Development and planning academic Mnqobi Banele Ntjoko has an impressive resume for someone so young. Just last year, he completed his Bachelor of Community Development Studies and his Honours in the same field; he was offered a scholarship from the German academic exchange service (DAAD) that took him to Friedrich-Alexander University in Nuremberg, Germany; and he was granted the Erasmus Mundus Scholarship enabling him to complete his master’s in development management at Ruhr University in the German town of Bochum. But that’s not all: he was also named one of the most inspiring graduates at the University of Kwa-Zulu Natal; appointed the academic development officer for UKZN’s school of built environment and development studies, and published three articles in department of higher education and training-accredited journals.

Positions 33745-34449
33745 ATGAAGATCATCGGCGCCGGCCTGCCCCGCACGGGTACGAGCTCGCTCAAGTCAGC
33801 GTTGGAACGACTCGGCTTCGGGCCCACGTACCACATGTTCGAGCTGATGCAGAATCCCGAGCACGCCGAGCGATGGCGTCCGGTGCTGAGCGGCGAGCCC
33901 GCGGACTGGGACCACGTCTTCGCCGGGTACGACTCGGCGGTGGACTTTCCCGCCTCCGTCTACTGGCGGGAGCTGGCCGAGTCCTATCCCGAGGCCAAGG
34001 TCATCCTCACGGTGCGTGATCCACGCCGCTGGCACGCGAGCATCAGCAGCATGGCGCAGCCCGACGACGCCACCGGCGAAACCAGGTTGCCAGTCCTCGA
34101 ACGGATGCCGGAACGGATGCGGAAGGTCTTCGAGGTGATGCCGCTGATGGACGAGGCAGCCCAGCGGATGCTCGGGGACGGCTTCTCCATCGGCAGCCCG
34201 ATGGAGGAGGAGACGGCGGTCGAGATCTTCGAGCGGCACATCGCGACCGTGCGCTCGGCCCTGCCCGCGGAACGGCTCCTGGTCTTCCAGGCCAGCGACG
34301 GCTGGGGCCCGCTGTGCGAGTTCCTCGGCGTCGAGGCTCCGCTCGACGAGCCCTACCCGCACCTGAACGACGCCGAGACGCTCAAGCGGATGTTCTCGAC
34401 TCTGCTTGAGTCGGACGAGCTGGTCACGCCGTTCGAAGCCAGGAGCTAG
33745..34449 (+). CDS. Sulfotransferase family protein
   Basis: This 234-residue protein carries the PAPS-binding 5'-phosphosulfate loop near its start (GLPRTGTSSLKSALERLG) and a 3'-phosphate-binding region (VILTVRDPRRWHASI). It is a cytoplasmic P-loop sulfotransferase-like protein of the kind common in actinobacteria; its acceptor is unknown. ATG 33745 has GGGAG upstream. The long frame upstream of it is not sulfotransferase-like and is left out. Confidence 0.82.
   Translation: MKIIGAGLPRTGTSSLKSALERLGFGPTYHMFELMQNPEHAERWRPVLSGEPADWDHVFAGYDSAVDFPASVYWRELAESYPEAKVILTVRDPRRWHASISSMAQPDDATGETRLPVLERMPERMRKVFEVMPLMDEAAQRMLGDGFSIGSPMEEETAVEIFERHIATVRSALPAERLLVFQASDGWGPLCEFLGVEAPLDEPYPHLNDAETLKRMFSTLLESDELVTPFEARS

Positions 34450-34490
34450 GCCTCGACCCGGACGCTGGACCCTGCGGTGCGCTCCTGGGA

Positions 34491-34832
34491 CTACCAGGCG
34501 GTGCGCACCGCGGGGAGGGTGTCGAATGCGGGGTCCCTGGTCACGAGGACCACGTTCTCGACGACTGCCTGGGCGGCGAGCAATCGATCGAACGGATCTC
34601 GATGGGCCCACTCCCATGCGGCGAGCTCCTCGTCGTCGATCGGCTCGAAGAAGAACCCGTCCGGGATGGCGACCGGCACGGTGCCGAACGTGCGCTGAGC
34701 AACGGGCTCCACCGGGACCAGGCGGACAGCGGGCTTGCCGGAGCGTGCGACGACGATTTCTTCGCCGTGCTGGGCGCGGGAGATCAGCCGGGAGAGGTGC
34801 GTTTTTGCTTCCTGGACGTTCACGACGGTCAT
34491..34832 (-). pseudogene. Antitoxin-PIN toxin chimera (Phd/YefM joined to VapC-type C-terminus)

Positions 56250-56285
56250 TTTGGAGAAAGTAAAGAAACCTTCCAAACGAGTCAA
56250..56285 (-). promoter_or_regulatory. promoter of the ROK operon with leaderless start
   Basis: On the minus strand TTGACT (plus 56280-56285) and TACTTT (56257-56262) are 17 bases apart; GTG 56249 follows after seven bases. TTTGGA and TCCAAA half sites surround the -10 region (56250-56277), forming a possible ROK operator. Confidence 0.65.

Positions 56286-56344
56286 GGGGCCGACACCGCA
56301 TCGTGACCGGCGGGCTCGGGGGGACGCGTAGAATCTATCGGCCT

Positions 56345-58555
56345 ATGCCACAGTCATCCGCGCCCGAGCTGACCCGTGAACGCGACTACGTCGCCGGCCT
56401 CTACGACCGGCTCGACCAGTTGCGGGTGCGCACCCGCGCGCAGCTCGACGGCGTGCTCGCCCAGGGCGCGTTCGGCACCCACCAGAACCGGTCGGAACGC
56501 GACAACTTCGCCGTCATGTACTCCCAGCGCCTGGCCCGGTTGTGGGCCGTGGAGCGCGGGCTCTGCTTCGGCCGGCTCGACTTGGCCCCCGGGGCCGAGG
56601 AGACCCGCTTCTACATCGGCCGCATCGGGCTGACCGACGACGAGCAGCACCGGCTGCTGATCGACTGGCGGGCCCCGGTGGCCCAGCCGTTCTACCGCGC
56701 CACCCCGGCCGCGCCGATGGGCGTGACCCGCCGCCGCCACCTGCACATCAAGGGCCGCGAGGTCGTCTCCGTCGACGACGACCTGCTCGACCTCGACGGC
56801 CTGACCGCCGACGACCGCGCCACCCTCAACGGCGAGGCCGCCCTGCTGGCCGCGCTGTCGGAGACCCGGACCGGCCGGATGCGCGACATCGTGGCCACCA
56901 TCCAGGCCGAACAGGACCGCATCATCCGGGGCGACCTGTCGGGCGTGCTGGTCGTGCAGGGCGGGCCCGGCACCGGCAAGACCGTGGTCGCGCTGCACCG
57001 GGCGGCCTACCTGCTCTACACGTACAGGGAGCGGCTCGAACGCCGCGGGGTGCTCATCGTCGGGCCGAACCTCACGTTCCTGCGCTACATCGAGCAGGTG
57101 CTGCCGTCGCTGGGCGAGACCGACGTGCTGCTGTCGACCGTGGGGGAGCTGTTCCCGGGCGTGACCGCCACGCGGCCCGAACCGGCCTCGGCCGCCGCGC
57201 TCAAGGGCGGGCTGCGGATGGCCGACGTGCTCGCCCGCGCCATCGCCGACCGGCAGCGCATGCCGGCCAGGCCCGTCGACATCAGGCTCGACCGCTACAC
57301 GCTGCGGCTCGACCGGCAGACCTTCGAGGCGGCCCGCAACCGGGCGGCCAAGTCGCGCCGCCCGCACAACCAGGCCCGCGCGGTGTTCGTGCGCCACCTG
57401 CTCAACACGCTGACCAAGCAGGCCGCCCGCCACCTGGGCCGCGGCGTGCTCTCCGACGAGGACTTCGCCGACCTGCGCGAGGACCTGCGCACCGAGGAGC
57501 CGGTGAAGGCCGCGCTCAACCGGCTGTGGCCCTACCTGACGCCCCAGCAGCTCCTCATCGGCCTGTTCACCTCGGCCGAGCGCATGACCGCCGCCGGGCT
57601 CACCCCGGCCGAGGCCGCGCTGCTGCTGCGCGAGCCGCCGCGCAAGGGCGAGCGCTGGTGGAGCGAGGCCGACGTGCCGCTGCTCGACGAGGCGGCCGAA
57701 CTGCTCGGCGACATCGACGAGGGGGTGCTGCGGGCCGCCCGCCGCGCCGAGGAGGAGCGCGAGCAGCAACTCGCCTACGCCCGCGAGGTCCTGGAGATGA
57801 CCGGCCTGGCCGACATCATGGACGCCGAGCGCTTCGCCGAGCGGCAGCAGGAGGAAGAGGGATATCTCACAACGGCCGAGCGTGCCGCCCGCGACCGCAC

“I have always wanted to change the socioeconomic status of my family and it pushed me to work hard,” says Ntjoko, who grew up in Estcourt, a small town in KwaZulu-Natal.
“As I grew, I drew inspiration from people who have come from challenging backgrounds and yet made successes of their lives. Today, I am very passionate about education, specifically for young Black South Africans from rural backgrounds.”
Njoko wants to change the face of academia in South Africa – the average employee in this sector is a 60-year-old white male. He believes this makes it hard for young Black people to believe that they can occupy the same spaces.
“I have the platform to inspire our students and it has given me the opportunity to show the university what we are capable of,” he says. “My immediate plan for the future is to complete my PhD and then to further grow in the field of academia, particularly in development planning and management.”
“Only you know what you want in life and what it needs from you,” he concludes. “To be a success is an every day decision. You have to make this choice daily. My advice to young people is to remember that their backgrounds do not determine their future.”—Tamsin Oxford